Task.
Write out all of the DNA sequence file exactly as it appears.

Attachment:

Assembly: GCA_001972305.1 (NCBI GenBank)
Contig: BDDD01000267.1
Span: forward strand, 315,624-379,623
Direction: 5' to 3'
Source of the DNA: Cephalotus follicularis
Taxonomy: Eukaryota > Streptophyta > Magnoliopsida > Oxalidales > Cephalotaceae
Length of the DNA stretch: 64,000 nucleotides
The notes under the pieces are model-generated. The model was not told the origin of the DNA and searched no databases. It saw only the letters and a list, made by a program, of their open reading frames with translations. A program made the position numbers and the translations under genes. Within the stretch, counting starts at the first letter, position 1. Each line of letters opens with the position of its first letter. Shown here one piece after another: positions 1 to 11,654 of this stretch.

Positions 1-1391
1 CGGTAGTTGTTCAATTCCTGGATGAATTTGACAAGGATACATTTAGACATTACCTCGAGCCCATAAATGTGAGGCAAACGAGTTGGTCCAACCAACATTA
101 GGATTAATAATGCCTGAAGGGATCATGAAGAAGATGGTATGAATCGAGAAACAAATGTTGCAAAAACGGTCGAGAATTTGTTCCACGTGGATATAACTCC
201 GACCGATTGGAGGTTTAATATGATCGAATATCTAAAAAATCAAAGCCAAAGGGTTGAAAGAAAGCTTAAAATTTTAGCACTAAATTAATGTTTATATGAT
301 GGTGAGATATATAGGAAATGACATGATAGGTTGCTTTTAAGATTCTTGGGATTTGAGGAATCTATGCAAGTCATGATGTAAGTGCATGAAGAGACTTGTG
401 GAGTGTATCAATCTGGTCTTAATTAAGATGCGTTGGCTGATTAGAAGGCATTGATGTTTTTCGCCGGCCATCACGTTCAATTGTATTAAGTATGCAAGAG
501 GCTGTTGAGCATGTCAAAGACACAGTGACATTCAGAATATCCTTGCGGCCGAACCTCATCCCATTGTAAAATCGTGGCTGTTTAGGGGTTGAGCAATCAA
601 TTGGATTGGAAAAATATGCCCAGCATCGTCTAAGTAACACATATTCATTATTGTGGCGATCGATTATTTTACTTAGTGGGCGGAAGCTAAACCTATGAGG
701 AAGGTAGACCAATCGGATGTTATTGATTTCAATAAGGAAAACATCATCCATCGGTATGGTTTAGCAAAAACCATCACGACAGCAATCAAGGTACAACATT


Assembly: GCA_001972305.1 (NCBI GenBank)
Contig: BDDD01000267.1
Span: forward strand, 315,624-379,623
Direction: 5' to 3'
Source of the DNA: Cephalotus follicularis
Taxonomy: Eukaryota > Streptophyta > Magnoliopsida > Oxalidales > Cephalotaceae
Length of the DNA stretch: 64,000 nucleotides
The notes under the pieces are model-generated. The model was not told the origin of the DNA and searched no databases. It saw only the letters and a list, made by a program, of their open reading frames with translations. A program made the position numbers and the translations under genes. Within the stretch, counting starts at the first letter, position 1. Each line of letters opens with the position of its first letter. Shown here one piece after another: positions 1 to 11,654 of this stretch.

Positions 1-1391
1 CGGTAGTTGTTCAATTCCTGGATGAATTTGACAAGGATACATTTAGACATTACCTCGAGCCCATAAATGTGAGGCAAACGAGTTGGTCCAACCAACATTA
101 GGATTAATAATGCCTGAAGGGATCATGAAGAAGATGGTATGAATCGAGAAACAAATGTTGCAAAAACGGTCGAGAATTTGTTCCACGTGGATATAACTCC
201 GACCGATTGGAGGTTTAATATGATCGAATATCTAAAAAATCAAAGCCAAAGGGTTGAAAGAAAGCTTAAAATTTTAGCACTAAATTAATGTTTATATGAT
301 GGTGAGATATATAGGAAATGACATGATAGGTTGCTTTTAAGATTCTTGGGATTTGAGGAATCTATGCAAGTCATGATGTAAGTGCATGAAGAGACTTGTG
401 GAGTGTATCAATCTGGTCTTAATTAAGATGCGTTGGCTGATTAGAAGGCATTGATGTTTTTCGCCGGCCATCACGTTCAATTGTATTAAGTATGCAAGAG
501 GCTGTTGAGCATGTCAAAGACACAGTGACATTCAGAATATCCTTGCGGCCGAACCTCATCCCATTGTAAAATCGTGGCTGTTTAGGGGTTGAGCAATCAA
601 TTGGATTGGAAAAATATGCCCAGCATCGTCTAAGTAACACATATTCATTATTGTGGCGATCGATTATTTTACTTAGTGGGCGGAAGCTAAACCTATGAGG
701 AAGGTAGACCAATCGGATGTTATTGATTTCAATAAGGAAAACATCATCCATCGGTATGGTTTAGCAAAAACCATCACGACAGCAATCAAGGTACAACATT